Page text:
1922 – Design for Upper O’Connell Street, Dublin
Unified terrace scheme for three stakeholders – the Granville Hotel, the Presbyterian Association, and an Income Tax Office. A continuous balcony was to run along the facade at first floor level.
The buildings had been destroyed in the Civil War. Fighting which began at the Four Courts on 28 June 1922 spread to other parts of the city but mainly centered on O’Connell Street. On the 29th anti-Treaty IRA units from the Dublin Brigade led by Oscar Traynor had occupied buildings on O’Connell Street, part of Parnell Square, York Street and some of other locations to try to distract Free State attention from their attack on the Four Courts.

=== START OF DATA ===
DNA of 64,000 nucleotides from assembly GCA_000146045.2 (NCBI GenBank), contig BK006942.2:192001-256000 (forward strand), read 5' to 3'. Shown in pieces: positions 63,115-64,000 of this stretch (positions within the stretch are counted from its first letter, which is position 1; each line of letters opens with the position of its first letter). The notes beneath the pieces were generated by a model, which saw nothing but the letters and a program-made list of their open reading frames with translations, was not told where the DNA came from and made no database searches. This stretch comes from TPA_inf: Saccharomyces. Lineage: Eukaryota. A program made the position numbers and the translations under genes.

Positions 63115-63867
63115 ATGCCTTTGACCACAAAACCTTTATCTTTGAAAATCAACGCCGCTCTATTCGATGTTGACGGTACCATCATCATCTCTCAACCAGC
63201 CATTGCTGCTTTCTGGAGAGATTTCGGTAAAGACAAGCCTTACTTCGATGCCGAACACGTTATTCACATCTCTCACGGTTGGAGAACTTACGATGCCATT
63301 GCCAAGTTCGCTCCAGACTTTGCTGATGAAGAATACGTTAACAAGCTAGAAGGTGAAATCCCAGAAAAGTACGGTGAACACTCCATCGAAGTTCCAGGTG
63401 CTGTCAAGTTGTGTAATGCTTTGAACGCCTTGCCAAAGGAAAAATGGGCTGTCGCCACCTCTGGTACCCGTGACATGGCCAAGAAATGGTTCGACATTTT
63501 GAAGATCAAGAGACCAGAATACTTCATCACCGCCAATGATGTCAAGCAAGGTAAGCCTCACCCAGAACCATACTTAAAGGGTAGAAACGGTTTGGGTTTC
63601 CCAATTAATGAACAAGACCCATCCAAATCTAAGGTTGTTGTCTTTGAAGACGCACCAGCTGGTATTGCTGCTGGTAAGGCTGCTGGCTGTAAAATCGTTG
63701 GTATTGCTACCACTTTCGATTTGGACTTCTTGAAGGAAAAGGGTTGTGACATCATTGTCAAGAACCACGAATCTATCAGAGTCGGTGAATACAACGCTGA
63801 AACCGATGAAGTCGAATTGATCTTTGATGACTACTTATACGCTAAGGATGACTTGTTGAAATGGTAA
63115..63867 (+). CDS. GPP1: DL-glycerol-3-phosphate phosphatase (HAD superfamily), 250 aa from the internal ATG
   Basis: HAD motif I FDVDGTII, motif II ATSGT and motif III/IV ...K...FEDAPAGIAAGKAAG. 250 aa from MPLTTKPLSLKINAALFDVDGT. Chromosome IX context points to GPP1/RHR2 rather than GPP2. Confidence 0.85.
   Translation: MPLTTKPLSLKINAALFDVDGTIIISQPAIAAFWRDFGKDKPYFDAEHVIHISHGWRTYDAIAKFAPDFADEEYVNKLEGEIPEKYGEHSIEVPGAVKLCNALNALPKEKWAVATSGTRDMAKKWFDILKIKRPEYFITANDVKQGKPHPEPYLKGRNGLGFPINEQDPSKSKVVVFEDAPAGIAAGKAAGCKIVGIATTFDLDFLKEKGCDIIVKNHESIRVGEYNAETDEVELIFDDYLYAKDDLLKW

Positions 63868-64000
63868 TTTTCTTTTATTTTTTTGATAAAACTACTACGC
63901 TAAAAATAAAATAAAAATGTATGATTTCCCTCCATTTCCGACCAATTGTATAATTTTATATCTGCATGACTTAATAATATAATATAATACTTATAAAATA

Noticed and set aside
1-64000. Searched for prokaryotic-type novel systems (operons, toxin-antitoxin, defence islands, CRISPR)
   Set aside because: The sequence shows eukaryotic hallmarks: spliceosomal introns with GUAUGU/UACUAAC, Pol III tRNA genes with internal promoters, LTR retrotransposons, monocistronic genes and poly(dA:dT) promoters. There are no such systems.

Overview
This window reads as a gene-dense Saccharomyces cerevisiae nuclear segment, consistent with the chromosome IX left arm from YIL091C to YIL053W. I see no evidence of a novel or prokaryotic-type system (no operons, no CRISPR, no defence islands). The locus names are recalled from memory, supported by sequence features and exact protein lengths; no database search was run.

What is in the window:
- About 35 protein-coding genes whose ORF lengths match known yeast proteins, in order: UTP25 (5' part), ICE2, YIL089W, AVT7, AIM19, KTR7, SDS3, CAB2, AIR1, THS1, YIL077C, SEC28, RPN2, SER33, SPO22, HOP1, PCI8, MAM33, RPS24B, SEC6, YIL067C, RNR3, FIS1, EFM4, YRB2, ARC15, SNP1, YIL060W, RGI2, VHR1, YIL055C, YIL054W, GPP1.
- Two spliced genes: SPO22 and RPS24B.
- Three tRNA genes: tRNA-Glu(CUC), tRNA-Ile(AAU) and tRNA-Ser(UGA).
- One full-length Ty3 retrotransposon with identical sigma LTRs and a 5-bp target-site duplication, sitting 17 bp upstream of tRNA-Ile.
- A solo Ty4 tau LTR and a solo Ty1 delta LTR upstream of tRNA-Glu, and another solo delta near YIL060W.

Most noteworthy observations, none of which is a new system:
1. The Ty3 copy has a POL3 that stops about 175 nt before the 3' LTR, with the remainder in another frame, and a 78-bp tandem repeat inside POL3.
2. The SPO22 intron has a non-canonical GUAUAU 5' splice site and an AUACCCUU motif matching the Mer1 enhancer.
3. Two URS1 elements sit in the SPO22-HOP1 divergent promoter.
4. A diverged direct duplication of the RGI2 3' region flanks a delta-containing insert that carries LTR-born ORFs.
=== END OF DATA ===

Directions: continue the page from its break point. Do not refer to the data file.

The anti treaty forces occupied the northeastern part of Upper O’Connell Street, with their strong point at “the block”, a group of buildings that they had connected by tunneling through the walls. They had also taken over the adjoining Gresham, Crown, Granville and Hammam hotels. Traynor’s men in “the block” held out until artillery was brought up, to bombard them from further south on O’Connell Street. By the time they surrendered on the evening of Wednesday 5 July, Upper O’Connell Street was in ruins, with over twenty buildings destroyed and property loss estimated at between £3 and £4 million.